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I have two question regarding the following example in Munkres

(1)Why "if $f^{-1}(B)$ were open it would contain some interval $(-\delta,\delta)$ about 0. (2)My second question is somewhat broad, but maybe someone can shed some light on it. My intuition with why certain functions are continous comes from metric spaces. But, given a function like the one in the example below how can one see intuitively if it is continuous?

Example 2. Consider $\mathbb R^\omega$, the countably infinite product of $\mathbb R$ with itself. Recall that $$\mathbb R^\omega = \prod_{n \in \mathbb Z_+} X_n,$$ where $X_n = \mathbb R$ for each $n$. Let us define a function $f : \mathbb R \to \mathbb R^\omega$ by the equation $$f(t) = (t, t, t, \dotsc)$$; the $n$th coordinate function of $f$ is the function $f_n(t) = t$. Each of the coordinate functions $f_n : \mathbb R \to \mathbb R$ is continuous; therefore, the function $f$ is continuous if $\mathbb R^\omega$ is given the product topology. But $f$ is not continuous if $\mathbb R^\omega$ is given the box topology. Consider, for example, the basis element $$B = (-1, 1) \times (-\frac{1}{2}, \frac{1}{2}) \times (-\frac{1}{3}, \frac{1}{3}) \times \dotsb$$ for the box topology. We assert that $f^{-1}(B)$ is not open in $\mathbb R$. If $f^{-1}(B)$ were open in $\mathbb R$, it would contain some interval $(-\delta, \delta)$ about the point $0$. This would mean that $f((-\delta, \delta)) \subset B$, so that, applying $\pi_n$ to both sides of the inclusion, $$f_n(-\delta, \delta)) = (-\delta, \delta) \subset (-1/n, 1/n)$$ for all $n$, a contradiction.

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    $\begingroup$ The use of the word "continuous" in the context of general topological spaces is problematic as you correctly point out, since it captures none of the intuition that one would expect to afford. Only in "nicely behaved" spaces is continuity a nice concept. Keep in mind that you can also just think of continuous functions as "morphisms of the topological category" or "topological morphisms" or "topomorphisms", i.e. functions which are "compatible" with the topological structure of both the domain and the codomain. That's all it means in general, and as a result continuous functions can be just $\endgroup$ – Chill2Macht Jul 18 '16 at 1:21
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    $\begingroup$ as nasty and counterintuitive as topological spaces and their topologies themselves (the box topology being a good example). Also you might want to try some other textbooks besides Munkres if this is your first exposure to general topology, because the book is structured in a way that prevents you from skipping around and the proofs are too contingent on being able to do every exercise correctly without help (because solutions for most of the later chapters are not available online unfortunately). E.g. if you don't understand by yourself ex. 16.23, then you're in a rut for 43.21. $\endgroup$ – Chill2Macht Jul 18 '16 at 1:24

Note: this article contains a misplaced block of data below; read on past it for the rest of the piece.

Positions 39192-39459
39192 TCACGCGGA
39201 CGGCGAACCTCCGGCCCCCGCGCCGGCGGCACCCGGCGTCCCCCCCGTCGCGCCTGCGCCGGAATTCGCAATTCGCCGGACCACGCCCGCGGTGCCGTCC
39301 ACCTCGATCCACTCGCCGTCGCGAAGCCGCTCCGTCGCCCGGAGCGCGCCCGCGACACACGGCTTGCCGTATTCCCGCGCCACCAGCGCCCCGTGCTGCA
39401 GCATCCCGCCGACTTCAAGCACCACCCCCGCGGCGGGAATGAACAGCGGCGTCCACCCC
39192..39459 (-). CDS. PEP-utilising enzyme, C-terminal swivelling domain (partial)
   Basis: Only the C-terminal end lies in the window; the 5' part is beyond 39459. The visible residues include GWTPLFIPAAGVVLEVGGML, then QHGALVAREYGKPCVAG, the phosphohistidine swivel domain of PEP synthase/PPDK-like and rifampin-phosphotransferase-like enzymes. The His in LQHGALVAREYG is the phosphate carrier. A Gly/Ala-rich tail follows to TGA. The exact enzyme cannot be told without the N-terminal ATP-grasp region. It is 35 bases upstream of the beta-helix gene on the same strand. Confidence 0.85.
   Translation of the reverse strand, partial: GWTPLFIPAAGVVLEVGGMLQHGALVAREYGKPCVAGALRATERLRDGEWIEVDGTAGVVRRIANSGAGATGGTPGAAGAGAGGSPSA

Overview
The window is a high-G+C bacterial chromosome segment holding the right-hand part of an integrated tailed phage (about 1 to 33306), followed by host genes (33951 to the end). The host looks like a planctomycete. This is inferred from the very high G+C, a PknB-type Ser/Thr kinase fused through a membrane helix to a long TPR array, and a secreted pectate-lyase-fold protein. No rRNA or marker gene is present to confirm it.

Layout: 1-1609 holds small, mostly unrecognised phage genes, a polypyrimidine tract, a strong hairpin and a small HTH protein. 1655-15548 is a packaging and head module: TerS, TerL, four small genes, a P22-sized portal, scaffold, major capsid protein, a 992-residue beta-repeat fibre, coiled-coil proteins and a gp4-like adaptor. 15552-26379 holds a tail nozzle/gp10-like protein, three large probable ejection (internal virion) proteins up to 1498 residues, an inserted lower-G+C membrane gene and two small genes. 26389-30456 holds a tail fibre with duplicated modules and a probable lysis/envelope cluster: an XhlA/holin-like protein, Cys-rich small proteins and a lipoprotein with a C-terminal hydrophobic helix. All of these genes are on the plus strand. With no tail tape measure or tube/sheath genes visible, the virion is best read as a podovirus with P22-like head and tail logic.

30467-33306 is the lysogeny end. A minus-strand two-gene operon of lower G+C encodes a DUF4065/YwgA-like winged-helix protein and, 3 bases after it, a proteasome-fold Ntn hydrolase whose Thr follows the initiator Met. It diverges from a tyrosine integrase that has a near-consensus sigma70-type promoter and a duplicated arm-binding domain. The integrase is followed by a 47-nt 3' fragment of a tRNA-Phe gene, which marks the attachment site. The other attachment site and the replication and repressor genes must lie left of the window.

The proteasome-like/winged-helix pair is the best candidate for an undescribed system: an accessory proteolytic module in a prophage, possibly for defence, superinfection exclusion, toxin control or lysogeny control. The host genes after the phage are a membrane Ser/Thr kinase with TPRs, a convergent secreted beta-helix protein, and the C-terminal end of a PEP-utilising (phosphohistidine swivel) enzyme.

• $\begingroup$ I really like Munkres, however if there is another book you would like to to suggest then that would nice. $\endgroup$ – user329017 Jul 18 '16 at 1:29
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$f^{-1}(B)$ contains $0$, and therefore, by virtue of being open, must contain an open interval centered at $0$.

Your second question is probably too broad and subjective for me to answer it properly. But in the case of products (and the product topology), it's essentially the same thing as with metric spaces: to check that a function into a product is continuous, we just verify that each coordinate function is continuous. (This is called the universal property of the product, by the way.) The box topology, as you can see, is quite unintuitive, but, as with most "pathological" spaces, it is not seen very frequently (in my experience).

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To answer your first question: Since $0\in f^{-1}(B)$, if $f^{-1}(B)$ were open, $0$ would be an interior point, so there would be some open interval containing $0$. That is, there exists some $\delta>0$ such that $(0-\delta,0+\delta)\subset f^{-1}(B)$.

To answer your second question: Topology is filled with counter-intuitive examples. There can (and will) be many problems where your intuition will be a hindrance.

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The topological def'n of continuity is that $f:X\to Y$ is continuous iff $f^{-1}V$ is open in $X$ whenever $V$ is open in $Y.$ In your Q, the set $B$ is open in the range and $0\in f^{-1}B.$ If $f^{-1}B$ is open in the reals and contains the point $0,$ it must have a subset $U=(-d,d)$ for some $d>0$ by the DEFINITION of open real subset.

But for any function $f$ we have $\{f(x): x\in f^{-1}V\}\subset V.$ Now if $(-d,d)\subset f^{-1}B$ then $\{f(x): |x|<d\}\subset \{f(x): x\in f^{-1}V\}\subset V, $ which is a falsehood.

There are several equivalent def'ns of continuity of $f:X\to Y.$ E.g.,

(1). $f^{-1}V$ is closed in $X$ whenever $V$ is closed in $Y.$

(2) When $p\in X$ and $f(p)\in V\subset Y,$ where $V$ is open in $Y,$ there is an open $U$ in $X$ with $p\in X$ and $\{f(q):q\in U\}\subset V.$

Number (2) is the topological generalization of the classical "$\epsilon,\delta$" def'n of continuity, and is very useful in this Q.

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